INSURANCE Indias insurance sector is one of nineteen largest market. It has gone through two radical transformations. Insurance had less government intervention before 1956. Life insurance was nationalized and a monopoly was created during 1956. Later in 1972, general insurance was nationalized. The Government appointed committee recommended that private companies should be allowed to operate in order to open up the economy. It took six years to implement the recommendation. Private sector was allowed into insurance business in 2000. However, foreign ownership was restricted. The first Life insurance company in India was Oriental Life Insurance Company in 1818, Bombay Assurance Company in 1823 and the Madras Equitable Life Insurance Society in 1829. All of these companies were set up in India but did not insure the lives of Indians. They were insuring the lives of Europeans living in India. The first general insurance company was Triton Insurance Company Ltd established in 1850.

The first indigenous general insurance company was the Indian Mercantile Insurance Company Limited set up in Bombay in 1907. The two sets of legislation were passed in 1912: the Indian Life Assurance Companies Act and the Provident Insurance Societies Act. In 1937, the Government of India set up a consultative committee. Mr. Sushil C. Sen, a well known solicitor of Calcutta, was appointed the chair of the committee. Finally, in 1938, the Insurance Act was passed. This piece of legislation was the first comprehensive one in India. It covered both life and general insurance companies. Life insurance was nationalized in 1956 and general insurance in 1972 respectively. With the privatization in the late twentieth Century, it has returned as the backbone of the current legislation of insurance companies. Retaining the maximum possible premium within India and preserving foreign currency became a priority for reinsurance business. India did not have a floating exchange rate until the 1990s. Therefore, hard currencies (like the US dollar) were considered valuable resources. Thus, the policy was to pay minimum possible premiums in hard currencies. To achieve this goal, the insurance companies in India formed the India Reinsurance Corporation in 1956. The General Insurance Corporation was incorporated as a holding company in November 1972 and it commenced business on January 1, 1973. It had four subsidiaries were: The National Insurance Company, (2) The New India Assurance Company, (3) The Oriental Insurance Company, and (4) The United India Insurance Company. In 1958, Section 27A of the Insurance Act was modified to stipulate the following investment regime: (a) Central Government market securities of not less than 20% (b) Loans to National Housing Bank including (a) above should be no less than 25% (c) In State Government securities including (b) above should be no less than 50% (d) In socially oriented sectors including public sector, cooperative sector, house Building by policyholders, own-your-own-home schemes including (c) above should be No less than 75%. For General Insurance, Section 27B of the Insurance Act of 1938 was amended in 1976. The guideline for investment was set as follows. (a) Central Government Securities 25%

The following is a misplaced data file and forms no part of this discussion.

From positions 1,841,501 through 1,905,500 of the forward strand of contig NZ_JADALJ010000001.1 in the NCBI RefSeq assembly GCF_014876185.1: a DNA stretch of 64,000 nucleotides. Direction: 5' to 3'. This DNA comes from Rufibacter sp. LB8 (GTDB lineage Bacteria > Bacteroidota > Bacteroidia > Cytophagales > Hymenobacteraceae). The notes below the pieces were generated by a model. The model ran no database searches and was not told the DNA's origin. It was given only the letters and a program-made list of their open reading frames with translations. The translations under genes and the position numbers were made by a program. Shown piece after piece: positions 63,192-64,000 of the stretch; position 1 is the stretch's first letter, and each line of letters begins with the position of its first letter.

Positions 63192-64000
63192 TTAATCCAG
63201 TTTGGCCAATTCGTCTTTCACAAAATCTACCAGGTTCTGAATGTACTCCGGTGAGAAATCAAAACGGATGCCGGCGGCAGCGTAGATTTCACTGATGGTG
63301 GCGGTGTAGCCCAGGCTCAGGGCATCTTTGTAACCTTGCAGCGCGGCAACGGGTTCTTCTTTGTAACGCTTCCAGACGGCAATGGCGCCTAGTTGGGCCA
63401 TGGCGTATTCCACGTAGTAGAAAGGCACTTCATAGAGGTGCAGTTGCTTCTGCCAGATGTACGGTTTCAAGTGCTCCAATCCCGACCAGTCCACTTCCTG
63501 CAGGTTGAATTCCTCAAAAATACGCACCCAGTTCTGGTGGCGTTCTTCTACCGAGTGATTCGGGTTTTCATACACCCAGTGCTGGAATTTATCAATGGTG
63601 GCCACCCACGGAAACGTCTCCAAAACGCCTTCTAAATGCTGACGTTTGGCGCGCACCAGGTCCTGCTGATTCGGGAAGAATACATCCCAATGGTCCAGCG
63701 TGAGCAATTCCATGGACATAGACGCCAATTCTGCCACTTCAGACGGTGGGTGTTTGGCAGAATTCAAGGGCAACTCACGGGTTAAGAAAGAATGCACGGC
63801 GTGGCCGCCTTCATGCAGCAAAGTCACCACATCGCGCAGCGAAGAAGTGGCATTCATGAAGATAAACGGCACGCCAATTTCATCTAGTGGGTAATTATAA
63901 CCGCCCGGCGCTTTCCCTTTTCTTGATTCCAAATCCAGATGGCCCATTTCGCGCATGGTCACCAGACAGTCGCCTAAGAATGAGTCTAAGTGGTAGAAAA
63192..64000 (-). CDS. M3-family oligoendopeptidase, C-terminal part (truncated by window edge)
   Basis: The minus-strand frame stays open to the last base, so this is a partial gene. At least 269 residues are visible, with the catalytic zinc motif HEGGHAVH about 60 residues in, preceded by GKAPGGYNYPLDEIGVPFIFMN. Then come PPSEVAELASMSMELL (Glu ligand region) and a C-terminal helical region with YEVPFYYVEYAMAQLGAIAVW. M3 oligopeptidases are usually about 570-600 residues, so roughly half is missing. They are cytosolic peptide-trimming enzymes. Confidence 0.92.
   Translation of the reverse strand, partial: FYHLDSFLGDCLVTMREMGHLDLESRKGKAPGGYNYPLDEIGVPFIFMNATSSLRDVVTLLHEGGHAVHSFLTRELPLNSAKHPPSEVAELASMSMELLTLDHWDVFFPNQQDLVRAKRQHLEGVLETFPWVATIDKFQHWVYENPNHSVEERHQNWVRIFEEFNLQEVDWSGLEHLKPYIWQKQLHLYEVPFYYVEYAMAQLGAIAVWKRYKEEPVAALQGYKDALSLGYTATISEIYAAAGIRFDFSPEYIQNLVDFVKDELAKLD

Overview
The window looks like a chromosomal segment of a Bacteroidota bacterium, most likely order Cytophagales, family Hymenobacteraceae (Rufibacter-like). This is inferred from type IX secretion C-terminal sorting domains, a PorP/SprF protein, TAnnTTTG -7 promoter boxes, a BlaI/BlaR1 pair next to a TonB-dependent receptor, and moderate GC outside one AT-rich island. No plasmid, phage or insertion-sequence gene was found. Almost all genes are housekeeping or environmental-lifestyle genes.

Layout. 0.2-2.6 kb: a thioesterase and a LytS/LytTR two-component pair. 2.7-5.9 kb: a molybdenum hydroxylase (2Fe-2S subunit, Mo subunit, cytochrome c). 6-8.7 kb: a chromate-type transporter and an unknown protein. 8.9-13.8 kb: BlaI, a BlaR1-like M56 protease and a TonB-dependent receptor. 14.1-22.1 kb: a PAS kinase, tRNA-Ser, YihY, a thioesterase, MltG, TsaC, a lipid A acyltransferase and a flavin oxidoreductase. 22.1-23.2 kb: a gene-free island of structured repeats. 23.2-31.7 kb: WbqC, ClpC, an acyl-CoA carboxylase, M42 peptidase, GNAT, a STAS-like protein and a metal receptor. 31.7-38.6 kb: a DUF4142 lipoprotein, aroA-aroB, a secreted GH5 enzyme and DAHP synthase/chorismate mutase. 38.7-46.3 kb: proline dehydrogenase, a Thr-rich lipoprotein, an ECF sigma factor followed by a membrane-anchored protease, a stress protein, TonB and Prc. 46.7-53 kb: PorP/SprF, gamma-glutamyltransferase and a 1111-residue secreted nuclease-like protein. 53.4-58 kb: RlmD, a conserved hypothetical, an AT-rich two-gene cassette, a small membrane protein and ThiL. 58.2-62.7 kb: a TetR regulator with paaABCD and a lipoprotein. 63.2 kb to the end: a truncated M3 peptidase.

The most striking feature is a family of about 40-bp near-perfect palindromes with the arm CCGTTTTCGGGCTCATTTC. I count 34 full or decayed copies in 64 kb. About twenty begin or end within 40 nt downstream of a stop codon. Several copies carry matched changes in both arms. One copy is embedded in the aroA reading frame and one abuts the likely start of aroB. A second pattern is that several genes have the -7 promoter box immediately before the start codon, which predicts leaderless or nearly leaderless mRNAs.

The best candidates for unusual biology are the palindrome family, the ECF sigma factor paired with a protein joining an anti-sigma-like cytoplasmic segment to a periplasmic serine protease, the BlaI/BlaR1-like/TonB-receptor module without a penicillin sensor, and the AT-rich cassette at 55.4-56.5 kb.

(b) State Government and public sector bonds 10% (c) Loans to State Governments, various housing schemes 35%. The remaining 30% investment could be in market sector in the form of equity, long term loans, debentures and other forms of private sector investment. Indian life insurance was nationalized in 1956. All life companies were merged together to form one single company: the Life Insurance Corporation. By 2000, Life Insurance Corporation had 100 divisional offices in seven zones with 2048 branches. The Insurance Regulatory and Development Authority started granting charters to private life and general insurance companies. India is among the important emerging insurance markets in the world. The fundamental regulatory changes in the insurance sector in 1999 have become critical for future growth. Despite the restriction of 26% on foreign ownership, large foreign insurers have entered the Indian market. State-owned insurance companies still have dominant market positions. But, this would probably change over the next decade. In the life sector, new private insurers are bringing in new products to the market. They also have used innovative distribution channels to reach a broader range of the population. The Indian general insurance segment is still heavily regulated.